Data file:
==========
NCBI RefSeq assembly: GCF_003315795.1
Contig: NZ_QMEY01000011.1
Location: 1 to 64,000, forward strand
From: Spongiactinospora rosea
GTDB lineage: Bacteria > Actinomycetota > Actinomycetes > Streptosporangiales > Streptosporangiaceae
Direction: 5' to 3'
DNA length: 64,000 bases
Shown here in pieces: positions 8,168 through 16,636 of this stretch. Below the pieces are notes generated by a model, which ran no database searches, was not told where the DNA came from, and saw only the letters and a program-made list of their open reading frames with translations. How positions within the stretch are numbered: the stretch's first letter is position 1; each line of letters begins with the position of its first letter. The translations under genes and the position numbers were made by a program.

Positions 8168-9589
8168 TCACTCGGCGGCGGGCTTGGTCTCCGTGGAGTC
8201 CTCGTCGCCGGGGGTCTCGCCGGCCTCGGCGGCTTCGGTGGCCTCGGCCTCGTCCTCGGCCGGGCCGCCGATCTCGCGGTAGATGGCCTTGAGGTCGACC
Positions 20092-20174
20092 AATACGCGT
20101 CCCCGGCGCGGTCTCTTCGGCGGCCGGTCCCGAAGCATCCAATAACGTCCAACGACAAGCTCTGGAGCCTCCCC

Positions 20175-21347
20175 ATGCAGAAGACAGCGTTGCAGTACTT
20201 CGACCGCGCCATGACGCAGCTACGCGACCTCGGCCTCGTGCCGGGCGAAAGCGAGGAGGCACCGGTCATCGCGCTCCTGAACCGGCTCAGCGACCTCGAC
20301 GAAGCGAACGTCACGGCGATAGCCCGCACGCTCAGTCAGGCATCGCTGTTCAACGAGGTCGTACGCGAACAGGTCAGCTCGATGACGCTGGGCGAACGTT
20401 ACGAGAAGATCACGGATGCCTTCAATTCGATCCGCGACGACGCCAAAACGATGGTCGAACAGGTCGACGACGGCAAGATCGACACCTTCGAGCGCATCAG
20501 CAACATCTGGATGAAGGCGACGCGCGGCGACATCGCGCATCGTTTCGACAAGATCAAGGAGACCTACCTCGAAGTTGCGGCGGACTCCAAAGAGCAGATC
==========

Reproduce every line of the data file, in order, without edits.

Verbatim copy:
NCBI RefSeq assembly: GCF_003315795.1
Contig: NZ_QMEY01000011.1
Location: 1 to 64,000, forward strand
From: Spongiactinospora rosea
GTDB lineage: Bacteria > Actinomycetota > Actinomycetes > Streptosporangiales > Streptosporangiaceae
Direction: 5' to 3'
DNA length: 64,000 bases
Shown here in pieces: positions 8,168 through 16,636 of this stretch. Below the pieces are notes generated by a model, which ran no database searches, was not told where the DNA came from, and saw only the letters and a program-made list of their open reading frames with translations. How positions within the stretch are numbered: the stretch's first letter is position 1; each line of letters begins with the position of its first letter. The translations under genes and the position numbers were made by a program.

Positions 8168-9589
8168 TCACTCGGCGGCGGGCTTGGTCTCCGTGGAGTC
8201 CTCGTCGCCGGGGGTCTCGCCGGCCTCGGCGGCTTCGGTGGCCTCGGCCTCGTCCTCGGCCGGGCCGCCGATCTCGCGGTAGATGGCCTTGAGGTCGACC
Positions 20092-20174
20092 AATACGCGT
20101 CCCCGGCGCGGTCTCTTCGGCGGCCGGTCCCGAAGCATCCAATAACGTCCAACGACAAGCTCTGGAGCCTCCCC

Positions 20175-21347
20175 ATGCAGAAGACAGCGTTGCAGTACTT
20201 CGACCGCGCCATGACGCAGCTACGCGACCTCGGCCTCGTGCCGGGCGAAAGCGAGGAGGCACCGGTCATCGCGCTCCTGAACCGGCTCAGCGACCTCGAC
20301 GAAGCGAACGTCACGGCGATAGCCCGCACGCTCAGTCAGGCATCGCTGTTCAACGAGGTCGTACGCGAACAGGTCAGCTCGATGACGCTGGGCGAACGTT
20401 ACGAGAAGATCACGGATGCCTTCAATTCGATCCGCGACGACGCCAAAACGATGGTCGAACAGGTCGACGACGGCAAGATCGACACCTTCGAGCGCATCAG
20501 CAACATCTGGATGAAGGCGACGCGCGGCGACATCGCGCATCGTTTCGACAAGATCAAGGAGACCTACCTCGAAGTTGCGGCGGACTCCAAAGAGCAGATC